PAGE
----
K’atlodeeche First Nation (KFN) has a new chief executive officer.
Debbie Miller of the Coast Salish people in British Columbia began her new job on Sept. 9.
Miller comes to KFN after working for 24 years with her Katzie First Nation, including as general manager of its development corporation and as its chief negotiator for 12 years.
The new CEO believes her knowledge and experience gained in B.C. is transferable to the North.
“I think the reality of working with a First Nation – the relationship building, the need for individuals to develop trust and see a person as integrity based – is something that’s absolutely transferable across any First Nation,” she said.
Sometimes new people think they will save organizations, she added. “And I’ve told K’atlodeeche First Nation that I’m not here to save them, I’m here to serve them, and I’m here to serve them well.”
Miller, who has a Master of Business Administration degree from Royal Roads University, said she was attracted to the CEO position with K’atlodeeche First Nation because it’s a challenge.
“So my responsibility is certainly looking at the whole broader umbrella of the organization,” she explained. “How well is it functioning? What systems does it have in place? Do they need to be updated to meet today’s standards?”
Miller noted she has worked on various issues in the South, such as impact benefit arrangements and relationship building with other levels of government and other First Nations.
“So I have a very broad and diverse background,” she said.
When interviewed by The Hub, she had just had a discussion with a representative of the Town of Hay River, where she stressed the importance of working very closely with the municipality to develop a relationship.
“So K’atlodeeche territory is here and it’s not just the Town of Hay River. It’s K’atlodeeche territory and the Town of Hay River,” she said. “And there should be a form of recognition in the municipal hall. They should fly the flag of the K’atlodeeche people in their municipal hall. They should recognize that this land has unceded rights.”
It will take time and energy for everybody to shift their thinking from an ‘us’ and ‘you’ to a ‘we’, she said. “And I advocate for us all to get to a ‘we’.”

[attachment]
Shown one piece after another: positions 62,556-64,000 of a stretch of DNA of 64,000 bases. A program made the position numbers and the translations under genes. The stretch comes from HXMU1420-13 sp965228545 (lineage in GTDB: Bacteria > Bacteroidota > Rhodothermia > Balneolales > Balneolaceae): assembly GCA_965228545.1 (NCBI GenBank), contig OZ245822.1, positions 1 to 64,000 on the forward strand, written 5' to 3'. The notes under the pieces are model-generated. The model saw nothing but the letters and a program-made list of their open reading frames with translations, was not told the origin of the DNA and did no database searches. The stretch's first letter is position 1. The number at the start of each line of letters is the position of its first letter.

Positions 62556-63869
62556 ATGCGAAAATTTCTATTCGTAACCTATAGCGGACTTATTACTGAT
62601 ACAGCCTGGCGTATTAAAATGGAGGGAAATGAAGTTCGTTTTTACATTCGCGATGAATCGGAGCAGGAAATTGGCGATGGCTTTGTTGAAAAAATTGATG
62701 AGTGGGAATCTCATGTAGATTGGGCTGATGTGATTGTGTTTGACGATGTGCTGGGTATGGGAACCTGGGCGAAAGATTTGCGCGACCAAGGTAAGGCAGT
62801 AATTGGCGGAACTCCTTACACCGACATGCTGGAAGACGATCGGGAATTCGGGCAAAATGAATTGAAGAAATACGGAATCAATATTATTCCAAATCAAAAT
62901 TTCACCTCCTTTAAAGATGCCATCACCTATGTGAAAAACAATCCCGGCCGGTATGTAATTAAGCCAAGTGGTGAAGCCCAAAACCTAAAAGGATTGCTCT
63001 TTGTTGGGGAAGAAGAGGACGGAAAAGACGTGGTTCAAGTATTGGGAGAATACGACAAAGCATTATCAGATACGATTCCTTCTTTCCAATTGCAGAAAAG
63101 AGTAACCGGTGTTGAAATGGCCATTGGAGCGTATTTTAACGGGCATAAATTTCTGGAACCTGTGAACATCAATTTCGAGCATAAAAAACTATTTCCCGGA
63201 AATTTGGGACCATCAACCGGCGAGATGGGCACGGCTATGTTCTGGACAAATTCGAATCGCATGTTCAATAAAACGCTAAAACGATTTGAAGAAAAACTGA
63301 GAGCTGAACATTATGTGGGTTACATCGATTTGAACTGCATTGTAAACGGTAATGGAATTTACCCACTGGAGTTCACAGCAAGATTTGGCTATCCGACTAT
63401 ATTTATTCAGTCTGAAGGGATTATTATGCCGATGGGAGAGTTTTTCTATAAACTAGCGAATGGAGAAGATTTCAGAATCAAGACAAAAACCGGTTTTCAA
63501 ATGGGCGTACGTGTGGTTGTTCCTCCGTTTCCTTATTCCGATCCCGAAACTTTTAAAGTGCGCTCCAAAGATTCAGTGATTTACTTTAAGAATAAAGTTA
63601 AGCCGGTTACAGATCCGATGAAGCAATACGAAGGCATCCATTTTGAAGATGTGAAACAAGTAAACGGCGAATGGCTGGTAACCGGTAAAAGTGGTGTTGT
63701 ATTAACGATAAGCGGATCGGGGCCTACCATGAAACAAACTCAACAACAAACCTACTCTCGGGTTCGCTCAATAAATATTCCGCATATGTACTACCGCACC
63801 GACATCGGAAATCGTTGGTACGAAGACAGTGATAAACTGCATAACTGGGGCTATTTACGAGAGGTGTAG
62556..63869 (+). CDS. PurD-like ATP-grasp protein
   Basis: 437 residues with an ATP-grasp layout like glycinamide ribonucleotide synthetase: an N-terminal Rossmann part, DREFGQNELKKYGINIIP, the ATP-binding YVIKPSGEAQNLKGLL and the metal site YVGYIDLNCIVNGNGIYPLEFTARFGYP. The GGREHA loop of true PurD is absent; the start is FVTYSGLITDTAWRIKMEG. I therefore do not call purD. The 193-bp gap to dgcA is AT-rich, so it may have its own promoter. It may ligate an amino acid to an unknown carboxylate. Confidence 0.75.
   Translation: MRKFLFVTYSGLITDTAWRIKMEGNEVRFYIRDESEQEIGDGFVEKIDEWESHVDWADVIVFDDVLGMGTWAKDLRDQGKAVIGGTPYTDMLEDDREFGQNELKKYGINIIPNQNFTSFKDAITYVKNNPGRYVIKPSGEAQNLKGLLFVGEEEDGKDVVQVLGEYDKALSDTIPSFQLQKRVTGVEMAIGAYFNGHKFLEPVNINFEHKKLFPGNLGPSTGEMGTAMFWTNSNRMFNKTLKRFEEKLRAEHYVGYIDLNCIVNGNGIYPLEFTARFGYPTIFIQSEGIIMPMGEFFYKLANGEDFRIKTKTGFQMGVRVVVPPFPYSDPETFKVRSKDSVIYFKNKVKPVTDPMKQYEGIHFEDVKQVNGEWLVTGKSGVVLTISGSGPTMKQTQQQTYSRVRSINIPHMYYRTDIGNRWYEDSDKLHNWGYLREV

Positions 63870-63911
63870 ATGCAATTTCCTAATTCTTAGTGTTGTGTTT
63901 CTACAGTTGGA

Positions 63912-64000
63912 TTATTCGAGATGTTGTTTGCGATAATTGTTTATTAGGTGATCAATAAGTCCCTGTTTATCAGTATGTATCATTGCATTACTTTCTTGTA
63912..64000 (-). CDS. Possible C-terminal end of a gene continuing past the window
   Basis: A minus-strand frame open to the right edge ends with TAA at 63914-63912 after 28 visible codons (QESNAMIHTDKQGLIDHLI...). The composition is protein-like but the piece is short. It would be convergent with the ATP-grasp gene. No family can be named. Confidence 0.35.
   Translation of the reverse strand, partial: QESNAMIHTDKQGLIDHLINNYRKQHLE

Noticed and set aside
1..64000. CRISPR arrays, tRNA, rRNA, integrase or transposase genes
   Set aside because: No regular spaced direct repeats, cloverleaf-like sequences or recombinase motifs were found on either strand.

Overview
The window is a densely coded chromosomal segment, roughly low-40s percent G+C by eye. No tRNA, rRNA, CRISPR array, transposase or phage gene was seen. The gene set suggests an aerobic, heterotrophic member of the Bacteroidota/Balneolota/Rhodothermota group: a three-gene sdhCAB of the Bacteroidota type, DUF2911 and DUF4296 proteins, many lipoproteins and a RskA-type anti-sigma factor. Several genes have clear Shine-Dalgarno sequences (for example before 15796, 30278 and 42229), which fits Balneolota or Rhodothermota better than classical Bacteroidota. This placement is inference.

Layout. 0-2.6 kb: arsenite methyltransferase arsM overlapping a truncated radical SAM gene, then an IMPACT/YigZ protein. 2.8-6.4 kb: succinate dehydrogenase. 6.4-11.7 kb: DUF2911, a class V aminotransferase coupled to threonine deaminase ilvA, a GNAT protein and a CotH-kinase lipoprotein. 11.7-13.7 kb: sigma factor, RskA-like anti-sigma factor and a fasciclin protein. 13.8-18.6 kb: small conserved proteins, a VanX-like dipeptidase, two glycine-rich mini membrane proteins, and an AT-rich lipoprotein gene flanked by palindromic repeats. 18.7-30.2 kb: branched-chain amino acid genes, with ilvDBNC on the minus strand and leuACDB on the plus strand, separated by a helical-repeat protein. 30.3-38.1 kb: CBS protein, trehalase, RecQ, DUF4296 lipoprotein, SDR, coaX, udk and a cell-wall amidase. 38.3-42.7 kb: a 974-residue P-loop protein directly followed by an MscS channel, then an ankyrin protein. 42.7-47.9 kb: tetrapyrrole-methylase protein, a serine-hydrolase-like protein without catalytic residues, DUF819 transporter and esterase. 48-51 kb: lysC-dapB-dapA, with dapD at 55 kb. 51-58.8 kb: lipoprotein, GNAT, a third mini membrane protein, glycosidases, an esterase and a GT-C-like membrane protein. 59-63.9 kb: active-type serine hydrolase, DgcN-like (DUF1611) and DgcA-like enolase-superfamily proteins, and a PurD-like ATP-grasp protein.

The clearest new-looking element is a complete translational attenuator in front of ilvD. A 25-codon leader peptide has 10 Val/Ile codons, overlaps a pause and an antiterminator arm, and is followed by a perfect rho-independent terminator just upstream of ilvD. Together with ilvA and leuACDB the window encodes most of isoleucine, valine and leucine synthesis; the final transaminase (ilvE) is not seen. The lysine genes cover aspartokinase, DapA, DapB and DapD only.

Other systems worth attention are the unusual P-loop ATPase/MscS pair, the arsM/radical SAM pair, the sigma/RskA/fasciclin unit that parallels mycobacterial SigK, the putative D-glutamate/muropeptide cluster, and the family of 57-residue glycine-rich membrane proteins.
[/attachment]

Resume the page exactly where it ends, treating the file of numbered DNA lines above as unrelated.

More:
Miller, who noted she is a product of the ’60s Scoop, grew up in a farming region called Sumas Prairie, east of her home community.
When she came home, she was given an opportunity to work with Katzie First Nation, and through progressive learning and formal education she became a senior person within the organization, and had been content.
However, while studying for her MBA, she met individuals from across Canada and from other countries who seemed surprised she had worked with one organization for 24 years.
“I guess that sort of planted seeds about whether or not I would be interested in working elsewhere,” she said, noting she did briefly work for another First Nation before taking her current role with K’atlodeeche First Nation.
Miller spotted the job posting on the Indeed website.
“It’s a different opportunity,” she said. “I definitely could be a CEO in the South. I have all the skills and abilities to do that. When I applied for the job, I thought, ‘They’re never going to contact me. I live 1,900-plus kilometres away from them.'”
Now that she is in the North, Miller is noticing differences with how things work compared to the South.
“Canada’s approach to the treatment of Indigenous people in my short two-and-a-half weeks here is distinctly different than how it treats its Indigenous population in the South, and that is fundamentally wrong,” she said.
One difference is in how programs and services funding dollars are managed.
“In the South, we have ancillary services in our education that enables us to provide certain supports to families, and that’s not given here,” Miller noted as an example.
The new CEO describes herself as a “pretty direct” kind of individual.
“I speak the truth,” she said. “I tend to look around and say very clearly what it is that I see.”
Miller, a mother of seven, still has her family in Langley, B.C., while she comes to the North to K’atlodeeche First Nation.
“I’ve never done anything like this in my life,” she said. “I’m working diligently and trying to learn as much as I possibly can.”
One thing that Miller admits to being uncertain about is the upcoming Northern winter.
“Snow in southern British Columbia is very different,” she said, noting communities there might close down because of a couple of inches of snow. “Here, I hear kids still go outside and play in zero-degree temperatures.”